My Cash Strategy During Retirement - 14 Oct 2018 16:36



With early retirement less than 10 years away one strategy I need to consider as part of my investing strategy is how much to keep in cash. Too much and inflation erodes the value and too little could allow an unplanned risk to negatively impact finances so what is the right amount?

The rule of thumb is to have three to six months of expenses in cash. Personally I don’t see this as risk reduction but more as a schedule of when to receive dividend income. My plan is to let dividends build in my brokerage account and then sweep the funds into my checking account to live on every 3-6 months. So how much additional cash should one have in case of emergencies?

During retirement or financial independence, financial experts are quoted in many articles as stating two to three years of expenses in cash and to use a CD ladder to reduce the effects of inflation. Three years of expenses seems like an awfully large amount to keep in cash and it might make sense if I was drawing down on my investments but I intend to live on the passive income and not sell assets. Even in a bear market or a significant down turn, not all stocks stop paying dividends and to plan that they all will is ludicrous.

To get a better handle on this I analyzed the S&P 500 dividend payout for the last 100 years and some interesting points were quick to materialize:

  • In the last 50 years the annual YoY dividend payout declined in 21 out of 50 years
  • In the last 100 years the annual YoY dividend payout declined in 35 out of 100 years
  • In the last 100 years the annual YoY dividend payout declined 10% or greater in 7 out of 100 years
  • The average annual YoY dividend payout decline was only -7.6%
  • Not once did the S&P ever payout $0 in annual dividends
  • The worst year for a dividend decline was 1938 at -34.28%

Another way to look at this is through the recent 2008 market crash and to analyze what would have happened to someone retiring at the start of 2007:

2007 2008 2009 2010 2011 2012 2013
S&P Div Payout $33.33 $34.09 $26.19 $26.18 $29.56 $34.36 $37.90
YoY % change 2.28% -23.17% -0.04% 12.91% 16.24% 10.30%


At the start of 2007 our new retiree assumed they were all set as their dividend income met all expenses, until the end of 2008 when the market began its historical crash.

By 2009 our poor retiree’s holdings started to reduce or eliminate their dividend payouts and luckily the portfolio was well diversified across sectors and his income decline was in line with the S&P at -23%, unlike some poor souls who were too heavy into financials and had their income drop by 50% or more. Even with a diversified portfolio a 23% annual income loss is tough and it would take 4 years before income levels would recover to 2008 levels. To reduce the risk in this scenario our retiree would have benefited from having an emergency fund of cash on hand to fill the gap until income returned in 2013.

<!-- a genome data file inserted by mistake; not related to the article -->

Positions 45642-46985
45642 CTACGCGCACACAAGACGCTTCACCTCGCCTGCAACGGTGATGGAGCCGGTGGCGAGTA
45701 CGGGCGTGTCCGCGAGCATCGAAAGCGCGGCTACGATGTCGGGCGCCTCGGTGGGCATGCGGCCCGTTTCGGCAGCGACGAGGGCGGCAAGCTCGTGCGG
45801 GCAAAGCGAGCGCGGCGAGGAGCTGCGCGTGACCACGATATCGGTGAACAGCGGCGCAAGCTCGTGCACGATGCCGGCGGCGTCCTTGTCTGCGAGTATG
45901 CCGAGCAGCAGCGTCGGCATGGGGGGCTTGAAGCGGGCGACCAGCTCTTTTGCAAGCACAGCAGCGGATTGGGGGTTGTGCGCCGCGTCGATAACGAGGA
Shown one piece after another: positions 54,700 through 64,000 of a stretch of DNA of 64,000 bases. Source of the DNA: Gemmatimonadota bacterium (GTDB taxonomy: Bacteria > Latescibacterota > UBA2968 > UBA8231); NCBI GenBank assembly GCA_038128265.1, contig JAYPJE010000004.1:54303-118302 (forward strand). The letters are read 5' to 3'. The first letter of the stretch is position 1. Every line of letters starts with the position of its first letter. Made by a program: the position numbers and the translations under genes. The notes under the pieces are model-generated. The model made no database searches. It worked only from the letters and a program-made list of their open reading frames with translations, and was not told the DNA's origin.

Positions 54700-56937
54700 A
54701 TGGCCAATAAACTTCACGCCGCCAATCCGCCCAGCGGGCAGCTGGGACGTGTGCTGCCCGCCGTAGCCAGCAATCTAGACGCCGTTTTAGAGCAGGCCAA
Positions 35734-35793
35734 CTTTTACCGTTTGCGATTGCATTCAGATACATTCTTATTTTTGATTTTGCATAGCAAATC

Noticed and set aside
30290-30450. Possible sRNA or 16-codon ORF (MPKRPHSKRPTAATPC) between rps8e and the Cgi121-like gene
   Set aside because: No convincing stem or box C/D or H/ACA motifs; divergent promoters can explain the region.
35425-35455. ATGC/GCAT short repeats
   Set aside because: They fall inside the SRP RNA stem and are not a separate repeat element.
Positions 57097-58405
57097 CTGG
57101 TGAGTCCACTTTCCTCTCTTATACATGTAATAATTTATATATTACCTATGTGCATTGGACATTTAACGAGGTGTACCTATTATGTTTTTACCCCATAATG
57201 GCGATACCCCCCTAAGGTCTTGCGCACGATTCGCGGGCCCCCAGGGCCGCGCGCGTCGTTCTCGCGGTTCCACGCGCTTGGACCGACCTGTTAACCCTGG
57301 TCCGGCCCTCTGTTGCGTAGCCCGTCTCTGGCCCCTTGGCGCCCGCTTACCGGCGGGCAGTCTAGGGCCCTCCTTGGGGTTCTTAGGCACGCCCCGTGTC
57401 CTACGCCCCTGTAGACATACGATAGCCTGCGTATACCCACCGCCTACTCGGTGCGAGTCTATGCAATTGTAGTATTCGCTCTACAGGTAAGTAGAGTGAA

If we add up the annual expense gaps for our sample retiree from 2009 thru 2012 it comes to a total of -60%. So logic would dictate the retiree would have benefited by keeping an additional 60% of expenses in an emergency fund to keep their income stable. 60% is a lot different than the 3 years recommended in many financial articles.

Our sample retiree sets a nice upper limit for my cash goals but for my own planning I am targeting to have passive income that exceeds my expenses by 10%. Factoring in the excess passive income and placing myself in the 2008 scenario I would have had an income gap for all 4 years of -33% of expenses. This now gives me an emergency cash target with a minimum of 33% expenses to a maximum of 60% expenses.

Analyzing the history of the S&P payout history since 1938 shows that significant multi-year declines occur every 25-30 years which places the next one in the late 2030’s and 10 years into my financial independence. With a high probability of another major event occurring I will definitely need an emergency fund. Considering I use a CD ladder, inflation will still erode some of the value as the typical short term CD is 1% below the rate of inflation. Over a 10 year period inflation would increase my minimum gap from 33% to 38% of expenses. With a 38% target defined I can now set up an emergency CD cash ladder for a 4 year period:

  • 6 month CD - 7% of expenses
  • 12 month CD – 7% of expenses
  • 18 month CD – 8% of expenses
  • 24 month CD – 8% of expenses
  • 36 month CD – 5% of expenses
  • 48 month CD – 3% of expenses

The challenge to funding this while trying to invest is the easy part. 1 year prior to retiring I will stop all auto-investing of all dividends and then roll 6 months of dividends into the CD ladder and 6 months into my checking account. Looks like I’ll have to update my retirement goals to include this CD ladder :)

Have you thought about a cash investment strategy as part of your financial independence plan? - Comments: 0